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26.06.15

HS2 delivery ‘in doubt’ – Major Projects Authority

The successful delivery of HS2 is in doubt as the government’s Major Projects Authority (MPA) rates the scheme as amber/red in its latest assessment.

The annual report from the MPA for 2014-15 detailed the costs and progress of all major government projects and rated them using a traffic light scheme. It found that 112 major projects in 2014 were in danger of failing and only 76 were considered likely to succeed.

In its 2014 assessment HS2 was rated amber/red, which the MPA defines as: “Successful delivery of the project/programme is in doubt with major risks or issues apparent in a number of key areas. Urgent action is needed to ensure these are addressed, and whether resolution is feasible.”

The government has also published reports from the MPA from 2011 and 2012 that are critical of HS2 after losing an FOI request battle to prevent their publication.

Both reports also rate the project as amber/red and the 2012 report listed ‘significant risks’ including a “coordinated campaign by concerned stakeholders that prevents access for essential survey activities” that could delay the Hybrid Bill or cause information gaps which would delay passage of the Royal Assent.

The MPA was also concerned about establishing an “appropriate understanding of the resolution of the affordability challenge” between the Department of Transport and the Treasury, and taking the project to deliver phase with effective governance.

Commenting on the governance arrangements, the review team said: “There is a risk that insufficient delegations to HS2 Ltd may lead to micromanagement, additional costs and delay. In addition, lack of clarity of reserved matters for DfT risk unsatisfactory outcomes for the Client.”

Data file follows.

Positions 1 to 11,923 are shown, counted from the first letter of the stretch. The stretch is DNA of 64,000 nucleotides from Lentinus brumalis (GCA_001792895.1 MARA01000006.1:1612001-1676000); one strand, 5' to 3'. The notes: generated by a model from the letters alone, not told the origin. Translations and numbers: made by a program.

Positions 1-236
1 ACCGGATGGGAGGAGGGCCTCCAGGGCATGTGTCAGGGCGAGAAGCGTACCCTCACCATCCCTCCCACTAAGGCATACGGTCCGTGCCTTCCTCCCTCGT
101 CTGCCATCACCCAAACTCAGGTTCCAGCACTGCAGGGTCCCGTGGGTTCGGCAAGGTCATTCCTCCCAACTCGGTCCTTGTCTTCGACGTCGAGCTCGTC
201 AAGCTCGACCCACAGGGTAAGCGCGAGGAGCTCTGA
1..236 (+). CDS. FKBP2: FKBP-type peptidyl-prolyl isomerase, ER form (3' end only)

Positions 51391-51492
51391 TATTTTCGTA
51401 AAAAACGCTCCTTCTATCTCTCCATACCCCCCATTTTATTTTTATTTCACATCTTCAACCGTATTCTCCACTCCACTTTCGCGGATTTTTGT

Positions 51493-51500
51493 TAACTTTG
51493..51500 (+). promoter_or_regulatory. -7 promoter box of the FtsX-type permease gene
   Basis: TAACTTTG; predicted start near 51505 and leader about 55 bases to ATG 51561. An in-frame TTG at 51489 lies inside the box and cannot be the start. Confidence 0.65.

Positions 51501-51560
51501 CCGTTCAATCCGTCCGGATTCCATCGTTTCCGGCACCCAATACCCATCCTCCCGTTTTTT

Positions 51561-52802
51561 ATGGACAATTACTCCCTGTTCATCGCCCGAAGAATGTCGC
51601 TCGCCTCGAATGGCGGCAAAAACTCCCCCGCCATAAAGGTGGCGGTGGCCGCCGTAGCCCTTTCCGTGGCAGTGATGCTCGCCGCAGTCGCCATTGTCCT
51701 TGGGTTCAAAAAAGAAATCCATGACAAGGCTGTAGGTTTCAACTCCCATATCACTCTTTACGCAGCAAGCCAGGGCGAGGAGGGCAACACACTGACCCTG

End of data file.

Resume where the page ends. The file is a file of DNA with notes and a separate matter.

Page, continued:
The 2011 report expressed concerns over the readiness of the project to move into the development phase and the timetable through to Royal Assent in 2015, describing it as “extremely challenging”.

It stated: “The Review Team has significant concerns over the readiness of the project to move into the development phase, subject to a positive decision, in particular the immaturity of the governance and management arrangements necessary for the development phase.”

The latest MPA report said its forecast lifetime costs remained steady at around £42.6bn in 2014.

Tell us what you think – have your say below or email opinion@railtechnologymagazine.com

Comments

Fg   27/06/2015 at 01:43

Isn't it about time the Govt., stopped spending money on this very costly and dubious project! Far better to spend money on improving and developing what we already have.

Lutz   27/06/2015 at 11:52

Sounds like there are risks of a rushed job, and corners getting cut. Also wonder if it really can be delivered within the claimed GBP 50 Billion target; I have no confidence that it can without expensive follow-on works.

Lesf   29/06/2015 at 00:19

Fg, we need much more than "improving and developing what we already have". We will almost certainly need new tracks northwards from London, but not HS2 because it's wrong on every parameter. If you mean new tracks integrated with the rail network, then you're on the right lines. Lutz, your suspicion is correct; HS2 would (if we were foolish enough to embark on it) need extensive works to connect to it that are "someone else's problem".